This comment has been made not to offend anyone but to try and generate some ideas or thoughts on getting people interested in bellydance and keeping them in the system....looking forward to any comments

  2. #2
    Moderator Shanazel's Avatar
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    First of all, I want to say I have no desire to keep students in the system if they don't want to be there.

    No, I am not shouting. Dignified ladies do not raise their voices and I am a very, very dignified lady. The emphasis is to indicate firmness and clarity.

    Basically you are asking teachers how you can get your daughter to fufill your ambitions for her. My advice as a teacher is to quit trying. After fifteen years of dance perhaps your daughter would prefer singing lessons or a course in cabinet making or instruction in mountaineering.

    I seriously doubt your daughter was "too advanced" for the class, though she might well have lacked "the patience to go with the flow and know that this class was just to learn the basics." She was a newby belly dancer, right? New to the music, new to the movement vocabulary, new to the whole belly dance scene? That makes her a beginning BD student no matter how many times she danced Clara at Christmas.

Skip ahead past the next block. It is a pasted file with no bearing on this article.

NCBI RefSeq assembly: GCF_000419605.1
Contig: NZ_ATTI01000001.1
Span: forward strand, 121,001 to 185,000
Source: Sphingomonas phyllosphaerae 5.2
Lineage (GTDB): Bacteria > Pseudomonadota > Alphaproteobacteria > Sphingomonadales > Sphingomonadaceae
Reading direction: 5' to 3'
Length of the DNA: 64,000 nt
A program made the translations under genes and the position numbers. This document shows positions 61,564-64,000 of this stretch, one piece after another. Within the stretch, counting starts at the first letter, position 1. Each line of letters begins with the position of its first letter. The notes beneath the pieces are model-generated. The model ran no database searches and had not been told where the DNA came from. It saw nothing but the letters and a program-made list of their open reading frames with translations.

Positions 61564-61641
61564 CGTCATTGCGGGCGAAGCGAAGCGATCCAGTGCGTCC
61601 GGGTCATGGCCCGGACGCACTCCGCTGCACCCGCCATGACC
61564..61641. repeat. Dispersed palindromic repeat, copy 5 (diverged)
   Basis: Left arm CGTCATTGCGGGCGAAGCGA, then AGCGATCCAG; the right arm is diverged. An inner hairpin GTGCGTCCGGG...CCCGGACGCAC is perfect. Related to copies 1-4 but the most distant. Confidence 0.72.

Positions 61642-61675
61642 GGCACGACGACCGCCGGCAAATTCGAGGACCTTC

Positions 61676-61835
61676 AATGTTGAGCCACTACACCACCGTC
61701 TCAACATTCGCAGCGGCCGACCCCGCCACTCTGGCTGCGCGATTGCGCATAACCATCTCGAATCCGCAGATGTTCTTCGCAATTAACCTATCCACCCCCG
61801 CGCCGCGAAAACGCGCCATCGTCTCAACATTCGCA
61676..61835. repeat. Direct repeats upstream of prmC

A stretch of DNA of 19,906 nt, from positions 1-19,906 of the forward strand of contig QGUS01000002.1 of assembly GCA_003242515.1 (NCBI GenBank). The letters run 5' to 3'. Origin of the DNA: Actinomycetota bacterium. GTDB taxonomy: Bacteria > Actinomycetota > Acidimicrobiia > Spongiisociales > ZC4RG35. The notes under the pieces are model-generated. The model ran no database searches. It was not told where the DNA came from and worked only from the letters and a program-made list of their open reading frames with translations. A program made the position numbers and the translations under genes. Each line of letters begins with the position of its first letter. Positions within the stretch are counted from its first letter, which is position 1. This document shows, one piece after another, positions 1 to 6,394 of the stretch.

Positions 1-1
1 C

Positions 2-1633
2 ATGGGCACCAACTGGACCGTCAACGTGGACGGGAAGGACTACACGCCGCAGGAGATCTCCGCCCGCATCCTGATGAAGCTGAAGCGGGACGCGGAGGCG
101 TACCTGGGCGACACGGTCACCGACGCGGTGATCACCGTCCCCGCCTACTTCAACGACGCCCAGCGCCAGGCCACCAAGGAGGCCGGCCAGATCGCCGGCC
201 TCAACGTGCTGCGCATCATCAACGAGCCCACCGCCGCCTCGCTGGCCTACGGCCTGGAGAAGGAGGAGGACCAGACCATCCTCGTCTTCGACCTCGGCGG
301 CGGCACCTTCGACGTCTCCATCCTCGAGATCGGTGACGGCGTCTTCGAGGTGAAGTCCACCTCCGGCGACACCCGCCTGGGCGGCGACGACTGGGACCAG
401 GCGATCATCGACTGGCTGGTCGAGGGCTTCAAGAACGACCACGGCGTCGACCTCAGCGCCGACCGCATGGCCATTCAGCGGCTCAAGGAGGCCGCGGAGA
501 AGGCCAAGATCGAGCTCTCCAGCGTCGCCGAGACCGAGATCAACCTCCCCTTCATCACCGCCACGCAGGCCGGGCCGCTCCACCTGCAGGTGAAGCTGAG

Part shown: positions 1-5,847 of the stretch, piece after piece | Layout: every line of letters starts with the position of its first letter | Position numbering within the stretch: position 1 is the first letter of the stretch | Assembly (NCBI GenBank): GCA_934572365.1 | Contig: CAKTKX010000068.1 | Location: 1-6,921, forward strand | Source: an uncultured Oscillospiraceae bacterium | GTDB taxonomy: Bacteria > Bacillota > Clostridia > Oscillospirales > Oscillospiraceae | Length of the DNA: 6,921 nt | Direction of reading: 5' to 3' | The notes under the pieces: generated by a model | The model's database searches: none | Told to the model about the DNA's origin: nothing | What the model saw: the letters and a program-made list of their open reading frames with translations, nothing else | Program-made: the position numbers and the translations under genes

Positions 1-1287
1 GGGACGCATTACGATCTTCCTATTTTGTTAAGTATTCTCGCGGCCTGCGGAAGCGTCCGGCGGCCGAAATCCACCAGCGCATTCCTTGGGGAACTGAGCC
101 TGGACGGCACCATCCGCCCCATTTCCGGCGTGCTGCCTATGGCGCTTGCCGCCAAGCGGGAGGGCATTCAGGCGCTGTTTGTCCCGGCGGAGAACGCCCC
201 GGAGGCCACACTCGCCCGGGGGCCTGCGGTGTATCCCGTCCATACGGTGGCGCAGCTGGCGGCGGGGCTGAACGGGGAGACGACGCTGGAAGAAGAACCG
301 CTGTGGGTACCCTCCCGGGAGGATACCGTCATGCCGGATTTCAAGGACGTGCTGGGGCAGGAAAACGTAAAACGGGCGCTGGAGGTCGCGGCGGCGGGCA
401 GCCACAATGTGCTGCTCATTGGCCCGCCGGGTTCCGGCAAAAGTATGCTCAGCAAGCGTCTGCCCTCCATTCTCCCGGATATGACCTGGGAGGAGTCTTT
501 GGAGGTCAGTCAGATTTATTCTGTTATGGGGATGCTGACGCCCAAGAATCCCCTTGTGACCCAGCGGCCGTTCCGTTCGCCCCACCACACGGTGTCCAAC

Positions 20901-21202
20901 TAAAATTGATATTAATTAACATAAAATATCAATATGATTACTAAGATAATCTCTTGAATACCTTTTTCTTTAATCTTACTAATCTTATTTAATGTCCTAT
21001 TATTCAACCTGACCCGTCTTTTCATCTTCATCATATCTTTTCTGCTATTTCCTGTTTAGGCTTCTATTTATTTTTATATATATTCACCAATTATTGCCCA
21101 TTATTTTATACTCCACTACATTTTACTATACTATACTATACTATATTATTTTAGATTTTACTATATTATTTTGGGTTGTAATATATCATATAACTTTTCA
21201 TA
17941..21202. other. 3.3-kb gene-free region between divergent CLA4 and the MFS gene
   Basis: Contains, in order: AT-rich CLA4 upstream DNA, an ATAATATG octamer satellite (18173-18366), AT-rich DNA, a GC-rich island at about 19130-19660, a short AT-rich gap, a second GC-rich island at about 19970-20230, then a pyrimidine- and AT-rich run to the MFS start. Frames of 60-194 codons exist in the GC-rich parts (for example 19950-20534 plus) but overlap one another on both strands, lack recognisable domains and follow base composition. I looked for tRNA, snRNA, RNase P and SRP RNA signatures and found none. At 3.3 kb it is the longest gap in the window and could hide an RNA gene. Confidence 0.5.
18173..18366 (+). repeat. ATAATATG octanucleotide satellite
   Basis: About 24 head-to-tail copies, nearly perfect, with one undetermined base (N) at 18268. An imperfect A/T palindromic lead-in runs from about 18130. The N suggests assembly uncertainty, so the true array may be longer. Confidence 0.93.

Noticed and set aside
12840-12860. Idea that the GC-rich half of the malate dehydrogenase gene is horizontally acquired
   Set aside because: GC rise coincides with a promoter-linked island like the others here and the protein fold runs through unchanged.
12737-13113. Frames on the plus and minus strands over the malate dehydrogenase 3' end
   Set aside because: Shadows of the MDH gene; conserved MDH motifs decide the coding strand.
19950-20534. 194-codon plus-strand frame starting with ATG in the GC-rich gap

This semester I got a new student who has forty years of ballet, jazz, and modern experience. She danced in a professional ballet company for a number of years and taught for a good twenty-five years thereafter. She struggles with her new BD vocabulary just like the students with no experience at all struggle.

    The knowledge she DID bring with her from her dance background was 1) one must learn to walk before one dances; 2) one has to come to class to learn to walk; and 3) one must practice between classes in order to advance (now there's a concept some people NEVER get ).

    Even the best teacher cannot teach the desire to dance, the willingness to show up and suit up week after week, or the determination to learn despite all odds.
    "Well, now that we have seen each other," said the unicorn " if you'll believe in me, I'll believe in you."

  3. #3
    V.I.P. shiradotnet's Avatar